Can you increase your pain tolerance? Science says yes – here’s how

Struggling with acute pain or the chronic type that one in five Australians live with? The good news is you can increase your pain tolerance. Here’s how.

From stubbing a toe to having a pounding headache, a toothache or back pain, we all feel physical pain occasionally – or sometimes regularly.
Research has shown how we experience pain can be different from someone else because of non-modifiable factors such as our age, ethnicity and even our natural hair colour.

But, it turns out, there may also be other things at play that affect our pain tolerance and pain threshold – things we can change or do differently to help us feel less discomfort.

University of South Australia research suggests pain is the brain’s protective output in response to threat, which can take many forms.

This threat may include what’s physically happening in our bodies, as well as our thoughts, emotions and even the context of a given situation – which means it is possible to reframe our perception of pain.

LISTEN: Chronic Pain Australia’s Fiona Hodson shines a light on pain management on The House of Wellness Radio show:

5 ways to increase your pain tolerance

Here’s what you can do to handle pain with more ease:

1. Start moving more

The results of a recent large study in Norway show people who are physically active have a higher tolerance for pain than sedentary people – and the higher the level of activity, the higher the level of pain tolerance.

As a result, the researchers say boosting physical activity might be a way to ease chronic pain, or even help protect against it.

2. Practise mindfulness

According to a study published in The American Journal of Psychiatry, pain-related brain activity changes for the better following mindfulness training.

Study participants who’d never practised mindfulness before learnt to respond to pain with less distress and more psychological flexibility after an eight-week mindfulness course.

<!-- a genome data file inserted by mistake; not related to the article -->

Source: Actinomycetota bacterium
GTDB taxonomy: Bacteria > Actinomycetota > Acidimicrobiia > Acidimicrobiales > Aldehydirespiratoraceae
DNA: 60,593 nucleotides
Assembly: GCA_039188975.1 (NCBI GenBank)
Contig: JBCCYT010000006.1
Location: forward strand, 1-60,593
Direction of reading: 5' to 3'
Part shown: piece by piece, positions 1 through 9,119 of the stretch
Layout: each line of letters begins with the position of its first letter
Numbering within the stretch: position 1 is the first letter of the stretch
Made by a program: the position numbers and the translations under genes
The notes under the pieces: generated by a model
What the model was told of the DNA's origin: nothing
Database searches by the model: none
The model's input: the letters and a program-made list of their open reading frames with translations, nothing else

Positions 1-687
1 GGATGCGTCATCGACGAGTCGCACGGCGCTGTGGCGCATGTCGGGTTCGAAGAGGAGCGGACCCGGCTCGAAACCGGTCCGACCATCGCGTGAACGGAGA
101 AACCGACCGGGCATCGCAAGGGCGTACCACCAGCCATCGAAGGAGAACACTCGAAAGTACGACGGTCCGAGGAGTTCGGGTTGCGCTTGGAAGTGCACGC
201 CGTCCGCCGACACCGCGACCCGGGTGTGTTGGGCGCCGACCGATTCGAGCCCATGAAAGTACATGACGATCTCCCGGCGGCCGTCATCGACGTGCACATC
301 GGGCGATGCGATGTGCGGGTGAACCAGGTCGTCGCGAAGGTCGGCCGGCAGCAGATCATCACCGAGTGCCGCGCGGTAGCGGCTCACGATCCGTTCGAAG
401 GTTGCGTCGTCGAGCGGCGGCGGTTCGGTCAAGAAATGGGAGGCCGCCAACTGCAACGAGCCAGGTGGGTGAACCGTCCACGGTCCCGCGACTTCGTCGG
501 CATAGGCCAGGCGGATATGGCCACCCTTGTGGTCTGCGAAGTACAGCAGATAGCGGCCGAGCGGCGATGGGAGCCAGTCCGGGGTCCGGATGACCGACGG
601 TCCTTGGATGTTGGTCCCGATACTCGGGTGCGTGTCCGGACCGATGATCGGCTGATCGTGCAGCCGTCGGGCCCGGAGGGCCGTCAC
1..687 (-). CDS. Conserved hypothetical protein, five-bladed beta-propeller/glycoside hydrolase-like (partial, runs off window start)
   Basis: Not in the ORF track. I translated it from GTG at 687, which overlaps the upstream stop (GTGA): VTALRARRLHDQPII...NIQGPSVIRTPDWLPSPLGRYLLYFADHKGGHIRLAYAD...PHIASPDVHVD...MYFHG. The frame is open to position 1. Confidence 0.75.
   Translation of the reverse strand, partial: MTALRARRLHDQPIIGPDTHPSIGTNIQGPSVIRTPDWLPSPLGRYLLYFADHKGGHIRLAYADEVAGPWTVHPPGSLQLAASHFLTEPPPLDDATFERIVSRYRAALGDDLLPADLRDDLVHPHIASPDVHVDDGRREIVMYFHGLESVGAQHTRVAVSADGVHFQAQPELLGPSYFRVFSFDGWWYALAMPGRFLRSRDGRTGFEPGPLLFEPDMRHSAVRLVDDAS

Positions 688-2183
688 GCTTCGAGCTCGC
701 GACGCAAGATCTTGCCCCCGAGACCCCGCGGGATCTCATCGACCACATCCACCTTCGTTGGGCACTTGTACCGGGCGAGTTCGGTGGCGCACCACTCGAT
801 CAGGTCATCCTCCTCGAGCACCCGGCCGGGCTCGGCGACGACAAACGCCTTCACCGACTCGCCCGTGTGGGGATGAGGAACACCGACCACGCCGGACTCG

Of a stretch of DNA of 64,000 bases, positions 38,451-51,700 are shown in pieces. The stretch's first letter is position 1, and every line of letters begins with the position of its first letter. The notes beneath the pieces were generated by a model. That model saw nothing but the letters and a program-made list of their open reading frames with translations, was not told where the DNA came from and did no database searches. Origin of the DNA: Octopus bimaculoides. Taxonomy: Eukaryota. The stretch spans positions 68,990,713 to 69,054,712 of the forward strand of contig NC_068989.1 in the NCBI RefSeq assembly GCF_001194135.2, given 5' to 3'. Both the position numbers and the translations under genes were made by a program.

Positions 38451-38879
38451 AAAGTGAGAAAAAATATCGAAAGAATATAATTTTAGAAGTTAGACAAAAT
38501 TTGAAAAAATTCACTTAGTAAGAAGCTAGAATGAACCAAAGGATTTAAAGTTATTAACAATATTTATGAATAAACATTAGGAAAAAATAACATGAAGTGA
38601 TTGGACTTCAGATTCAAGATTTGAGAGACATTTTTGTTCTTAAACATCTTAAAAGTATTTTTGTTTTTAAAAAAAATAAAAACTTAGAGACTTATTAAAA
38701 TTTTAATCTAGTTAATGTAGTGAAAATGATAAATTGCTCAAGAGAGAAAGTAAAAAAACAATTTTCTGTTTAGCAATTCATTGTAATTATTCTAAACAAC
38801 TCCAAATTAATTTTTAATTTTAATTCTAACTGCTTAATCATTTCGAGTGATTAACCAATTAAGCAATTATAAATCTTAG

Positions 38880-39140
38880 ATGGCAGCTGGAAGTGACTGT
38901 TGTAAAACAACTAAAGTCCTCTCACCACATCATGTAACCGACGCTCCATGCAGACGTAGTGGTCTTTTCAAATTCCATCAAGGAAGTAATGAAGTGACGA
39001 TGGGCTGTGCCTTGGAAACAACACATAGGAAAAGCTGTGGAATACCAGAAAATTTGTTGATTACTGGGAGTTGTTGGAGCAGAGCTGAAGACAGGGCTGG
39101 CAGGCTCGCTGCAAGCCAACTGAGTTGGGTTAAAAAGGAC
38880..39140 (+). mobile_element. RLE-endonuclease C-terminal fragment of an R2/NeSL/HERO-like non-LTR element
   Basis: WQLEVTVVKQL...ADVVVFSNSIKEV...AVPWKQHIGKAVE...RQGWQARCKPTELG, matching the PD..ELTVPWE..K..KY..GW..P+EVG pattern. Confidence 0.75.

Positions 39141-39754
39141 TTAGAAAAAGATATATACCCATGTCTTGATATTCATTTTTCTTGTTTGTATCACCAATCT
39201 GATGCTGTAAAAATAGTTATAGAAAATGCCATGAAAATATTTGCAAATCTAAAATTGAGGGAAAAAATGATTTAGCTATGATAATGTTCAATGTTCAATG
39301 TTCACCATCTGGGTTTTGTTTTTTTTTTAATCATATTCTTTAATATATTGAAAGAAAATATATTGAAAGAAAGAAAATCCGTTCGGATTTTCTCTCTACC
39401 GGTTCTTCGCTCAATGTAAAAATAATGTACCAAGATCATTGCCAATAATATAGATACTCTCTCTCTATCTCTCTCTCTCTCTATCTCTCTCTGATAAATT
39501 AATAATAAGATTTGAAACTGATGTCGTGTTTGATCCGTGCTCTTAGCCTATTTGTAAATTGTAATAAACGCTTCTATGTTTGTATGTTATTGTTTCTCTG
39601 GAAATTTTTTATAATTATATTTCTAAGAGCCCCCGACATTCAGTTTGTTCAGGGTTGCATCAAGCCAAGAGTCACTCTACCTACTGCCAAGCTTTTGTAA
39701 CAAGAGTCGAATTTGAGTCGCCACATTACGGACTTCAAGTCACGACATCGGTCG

“Our finding supports the idea that for new practitioners, mindfulness training directly affects how sensory signals from the body are converted into a brain response,” study lead author Joseph Wielgosz says.

The study also showed that the more you practise mindfulness, the stronger the effect.

“Just like an experienced athlete plays sport differently than a first-timer, experienced mindfulness practitioners seem to use their mental ‘muscles’ differently in response to pain than first-time meditators,” Joseph says.

3. Grow your social circle

Other research suggests people with more friends tolerate pain better.

It’s likely thanks to endorphins, potent pain-killing chemicals that both drive social connectedness and are released in response to it.

4. Listen to your favourite music

The next time you’re experiencing pain or anticipating a painful procedure, putting on your favourite tunes might bump up your pain threshold.

Interestingly, being subjected to music you don’t like when you’re in pain has the opposite effect.

5. Investigate cognitive functional therapy (CFT)

A clinical trial conducted by Curtin University and Macquarie University into the effectiveness of cognitive functional therapy (CFT) on long-term lower back pain has shown promising results.

Using intensive personalised sessions with specially trained physiotherapists to help participants develop a positive mindset, better understand their back pain and take charge of its management, CFT delivered lasting benefits.

“More than 80 per cent of the participants who received CFT reported … significant improvement in pain levels and being able to return to activities they had previously enjoyed,” Macquarie University trial lead Professor Mark Hancock says.

The CFT participants also still reported reduced pain and improved function 12 months later, Prof Hancock adds.

Read more on pain and how to relieve discomfort:

Written by Karen Fittall.